I am thrilled that the Bishops and Cardinals are finally stating the Truth, but, for many of us, it is like shutting the door after the horse has bolted from the stable.

  6. BobP says:

    It would be the ultimate irony for those Episcopal “priests” who left because of women bishops may now be faced with the same problem in the Catholic Church., or should we say, the AmChurch?

  7. JonPatrick says:

    @BobP if there was an “AmChurch” that ordained women it would no longer be the Catholic Church. We may end up with a situation like China, with an official state sanctioned “church” and an underground church containing the believers that are still faithful to the Magisterium.

  8. pm125 says:

    ‘ …Speaking Sept. 25 in Freiburg, the pope said the historical record shows that “secularizing trends, including the expropriation of Church goods and the elimination of privileges, frequently lead to “a profound liberation of the Church from forms of worldliness.”

    “When the Church becomes less worldly,” he added, “her missionary witness shines more brightly. … The Church can reach out more effectively and in a truly Christian way to the whole world.” … ‘

    I think you are right in calling these words a silver lining. Imagine people who will flock back to parishes for sense of community, a recapture of their Catholic identity, and finally as the place of spirituality and worship with our Lord front and center. Such as the problem brought out by Nora in above comment for non-discrimination on campus group – mutual support at a local parish in the case of continuing an existence. Take the group and budget to a parish umbrella. Catholic groups will enliven Catholic identity at Catholic churches where there is liturgical worship. Simple minded, but I’d love to see a way out. It’s got to be practicing our faith with our brothers and sisters.

    ‘ … Depending on what the Supreme Court says and how it says it, the outcome could have important consequences for other conflicts now under way or likely soon to be involving church-related schools, hospitals, social services and other programs. … ‘ It’s so horribly serious.
    All these developments are sad.
    Matthew 6:32-34 – All these things the pagans seek. Your heavenly Father knows that you need them all. But seek first the kingdom of God and His righteousness, and all these things will be given you besides. Do not worry about tomorrow; tomorrow will take care of itself. Sufficient for a day is its own evil.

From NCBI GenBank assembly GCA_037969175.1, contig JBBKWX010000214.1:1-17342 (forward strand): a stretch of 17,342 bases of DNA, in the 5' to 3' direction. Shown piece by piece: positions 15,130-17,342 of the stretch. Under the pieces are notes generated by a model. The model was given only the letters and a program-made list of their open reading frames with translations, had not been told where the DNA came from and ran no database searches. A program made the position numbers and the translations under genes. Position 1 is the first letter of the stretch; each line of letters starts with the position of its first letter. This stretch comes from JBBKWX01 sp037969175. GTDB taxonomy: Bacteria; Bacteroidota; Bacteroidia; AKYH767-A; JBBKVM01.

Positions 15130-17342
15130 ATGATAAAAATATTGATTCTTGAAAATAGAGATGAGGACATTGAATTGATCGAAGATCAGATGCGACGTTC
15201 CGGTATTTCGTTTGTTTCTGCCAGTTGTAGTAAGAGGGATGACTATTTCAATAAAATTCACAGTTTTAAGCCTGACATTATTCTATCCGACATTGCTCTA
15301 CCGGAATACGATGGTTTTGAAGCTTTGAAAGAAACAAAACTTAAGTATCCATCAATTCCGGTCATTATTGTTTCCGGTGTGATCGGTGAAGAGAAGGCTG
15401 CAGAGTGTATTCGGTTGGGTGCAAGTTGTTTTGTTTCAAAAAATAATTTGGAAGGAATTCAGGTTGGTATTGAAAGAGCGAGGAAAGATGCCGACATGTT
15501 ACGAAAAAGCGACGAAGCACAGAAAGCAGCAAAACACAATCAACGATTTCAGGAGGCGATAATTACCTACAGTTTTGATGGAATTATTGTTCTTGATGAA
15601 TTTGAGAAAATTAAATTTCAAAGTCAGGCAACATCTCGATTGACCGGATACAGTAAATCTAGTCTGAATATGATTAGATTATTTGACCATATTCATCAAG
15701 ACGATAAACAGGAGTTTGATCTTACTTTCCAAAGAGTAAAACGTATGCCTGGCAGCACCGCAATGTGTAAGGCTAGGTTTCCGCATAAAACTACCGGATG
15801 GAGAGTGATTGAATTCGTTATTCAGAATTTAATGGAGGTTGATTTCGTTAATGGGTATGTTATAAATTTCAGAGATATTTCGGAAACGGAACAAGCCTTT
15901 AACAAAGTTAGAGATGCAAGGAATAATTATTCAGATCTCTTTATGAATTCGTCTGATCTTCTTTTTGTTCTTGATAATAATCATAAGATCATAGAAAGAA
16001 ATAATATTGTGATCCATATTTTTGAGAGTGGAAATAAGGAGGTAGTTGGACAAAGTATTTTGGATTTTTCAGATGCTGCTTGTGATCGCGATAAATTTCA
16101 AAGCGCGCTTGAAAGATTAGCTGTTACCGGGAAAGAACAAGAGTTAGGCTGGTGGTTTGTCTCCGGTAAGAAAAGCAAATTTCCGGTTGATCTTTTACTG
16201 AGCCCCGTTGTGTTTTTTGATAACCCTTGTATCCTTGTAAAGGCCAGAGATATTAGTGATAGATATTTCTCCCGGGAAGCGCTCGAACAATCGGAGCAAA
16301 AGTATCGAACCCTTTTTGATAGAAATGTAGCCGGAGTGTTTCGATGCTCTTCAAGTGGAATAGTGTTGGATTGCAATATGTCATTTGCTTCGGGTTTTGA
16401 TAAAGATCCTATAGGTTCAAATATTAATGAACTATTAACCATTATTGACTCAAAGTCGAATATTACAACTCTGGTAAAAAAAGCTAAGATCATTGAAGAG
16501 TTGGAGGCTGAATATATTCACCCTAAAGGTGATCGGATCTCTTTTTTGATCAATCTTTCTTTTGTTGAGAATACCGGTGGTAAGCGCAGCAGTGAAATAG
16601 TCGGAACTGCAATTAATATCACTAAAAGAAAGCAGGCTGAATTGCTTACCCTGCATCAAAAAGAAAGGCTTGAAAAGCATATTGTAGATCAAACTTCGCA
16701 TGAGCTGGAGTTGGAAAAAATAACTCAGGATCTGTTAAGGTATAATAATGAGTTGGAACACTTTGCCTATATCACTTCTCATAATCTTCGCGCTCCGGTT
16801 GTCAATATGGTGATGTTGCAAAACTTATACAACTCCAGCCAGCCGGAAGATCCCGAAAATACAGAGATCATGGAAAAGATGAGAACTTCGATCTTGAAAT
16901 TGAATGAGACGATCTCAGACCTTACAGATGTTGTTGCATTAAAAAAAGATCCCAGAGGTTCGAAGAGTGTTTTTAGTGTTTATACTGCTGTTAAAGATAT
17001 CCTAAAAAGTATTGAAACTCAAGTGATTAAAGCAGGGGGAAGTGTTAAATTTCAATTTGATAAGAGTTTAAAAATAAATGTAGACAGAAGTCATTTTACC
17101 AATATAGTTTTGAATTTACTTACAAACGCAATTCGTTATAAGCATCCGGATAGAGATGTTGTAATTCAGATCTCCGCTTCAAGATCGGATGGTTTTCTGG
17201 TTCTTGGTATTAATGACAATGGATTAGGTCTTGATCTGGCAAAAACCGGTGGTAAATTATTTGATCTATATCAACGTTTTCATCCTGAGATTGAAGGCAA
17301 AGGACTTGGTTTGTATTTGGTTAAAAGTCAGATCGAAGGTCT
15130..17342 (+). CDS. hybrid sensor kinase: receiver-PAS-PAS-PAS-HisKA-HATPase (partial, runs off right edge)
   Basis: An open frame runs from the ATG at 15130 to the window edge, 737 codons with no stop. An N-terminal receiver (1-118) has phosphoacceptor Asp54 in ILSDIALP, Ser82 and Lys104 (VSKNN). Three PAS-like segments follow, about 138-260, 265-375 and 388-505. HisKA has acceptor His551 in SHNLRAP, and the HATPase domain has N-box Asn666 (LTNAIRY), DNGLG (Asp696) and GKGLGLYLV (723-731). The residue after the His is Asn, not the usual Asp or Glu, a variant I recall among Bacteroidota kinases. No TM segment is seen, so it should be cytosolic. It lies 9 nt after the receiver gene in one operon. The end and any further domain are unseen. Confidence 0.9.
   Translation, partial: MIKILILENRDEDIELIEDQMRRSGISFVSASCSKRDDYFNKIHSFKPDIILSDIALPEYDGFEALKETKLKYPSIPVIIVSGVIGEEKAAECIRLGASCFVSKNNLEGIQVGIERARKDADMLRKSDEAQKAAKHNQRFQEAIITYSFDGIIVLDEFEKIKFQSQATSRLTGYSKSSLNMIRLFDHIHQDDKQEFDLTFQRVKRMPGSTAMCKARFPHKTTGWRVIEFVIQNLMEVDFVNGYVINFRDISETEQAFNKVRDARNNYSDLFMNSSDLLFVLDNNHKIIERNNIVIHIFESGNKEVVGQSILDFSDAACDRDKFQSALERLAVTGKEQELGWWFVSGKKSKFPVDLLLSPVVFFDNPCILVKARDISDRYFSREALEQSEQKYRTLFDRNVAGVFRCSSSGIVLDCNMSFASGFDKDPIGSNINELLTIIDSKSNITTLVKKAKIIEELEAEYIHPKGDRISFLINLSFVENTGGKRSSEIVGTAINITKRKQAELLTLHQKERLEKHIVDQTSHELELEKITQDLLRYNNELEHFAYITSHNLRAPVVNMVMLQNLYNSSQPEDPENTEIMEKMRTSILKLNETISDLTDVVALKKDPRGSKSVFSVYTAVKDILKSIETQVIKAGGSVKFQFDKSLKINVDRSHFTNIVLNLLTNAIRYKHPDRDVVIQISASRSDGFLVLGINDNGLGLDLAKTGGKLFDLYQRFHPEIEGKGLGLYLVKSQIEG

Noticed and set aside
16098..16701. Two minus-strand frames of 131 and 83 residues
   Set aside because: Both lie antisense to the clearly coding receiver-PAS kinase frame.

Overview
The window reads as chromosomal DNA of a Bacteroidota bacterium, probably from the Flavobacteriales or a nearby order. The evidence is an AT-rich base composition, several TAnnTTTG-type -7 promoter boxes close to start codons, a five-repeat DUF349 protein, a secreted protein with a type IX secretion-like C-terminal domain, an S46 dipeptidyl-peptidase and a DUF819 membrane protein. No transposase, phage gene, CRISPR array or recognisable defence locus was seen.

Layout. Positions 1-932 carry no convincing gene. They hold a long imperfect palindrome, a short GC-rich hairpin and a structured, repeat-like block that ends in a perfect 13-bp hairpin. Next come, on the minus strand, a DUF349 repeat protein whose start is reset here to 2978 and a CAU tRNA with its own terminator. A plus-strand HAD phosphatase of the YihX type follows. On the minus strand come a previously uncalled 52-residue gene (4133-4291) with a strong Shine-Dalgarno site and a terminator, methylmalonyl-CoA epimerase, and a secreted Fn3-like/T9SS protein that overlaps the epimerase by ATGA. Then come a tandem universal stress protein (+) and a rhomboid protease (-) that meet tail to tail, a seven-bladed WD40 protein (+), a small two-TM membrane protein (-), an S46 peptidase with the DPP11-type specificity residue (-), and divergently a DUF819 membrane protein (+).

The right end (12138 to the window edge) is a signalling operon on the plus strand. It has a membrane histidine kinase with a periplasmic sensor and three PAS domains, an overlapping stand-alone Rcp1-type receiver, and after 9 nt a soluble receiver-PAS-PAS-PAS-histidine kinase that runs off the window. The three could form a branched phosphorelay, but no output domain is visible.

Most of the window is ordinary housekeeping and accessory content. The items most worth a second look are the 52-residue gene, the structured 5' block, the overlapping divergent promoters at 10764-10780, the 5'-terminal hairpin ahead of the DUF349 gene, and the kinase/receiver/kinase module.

9. ContraMundum says:

    It’s pretty foolish to base our understanding of the Church-State relationship on something like the First Amendment: a document created by and for the State. If our right to true religion is based only on human consensus, it’s ultimately no more important, and no more secure, than the currently recognized right of a quarterback to throw the ball away under certain circumstances without drawing a flag for intentional grounding. In other words, we should not get excited about defending this right when it is protected by the Constitution — unless we would also defend it if it were explicitly prohibited by the Constitution. As it may one day be; because the Constitution can be amended or replaced.

    @JonPatrick — I’m afraid we will inevitably have a “Patriotic Catholic Association” here, as well. I hope we are willing to resist as well as Chinese Catholics have.

  10. wmeyer says:

    “The government’s general interest in eradicating discrimination in the workplace is simply not sufficient to justify changing the way that the Catholic Church chooses its priests.”

    The wording of her statement, however, suggests a belief that the government could, or is empowered to, change the way the Church chooses priests. Chooses gives me a problem in that statement, too, since vocations are not a matter of the Church choosing someone.

  11. MyBrokenFiat says:

    Do anyone else feel a knife wedged into their heart?

    Oh, prayers… prayers…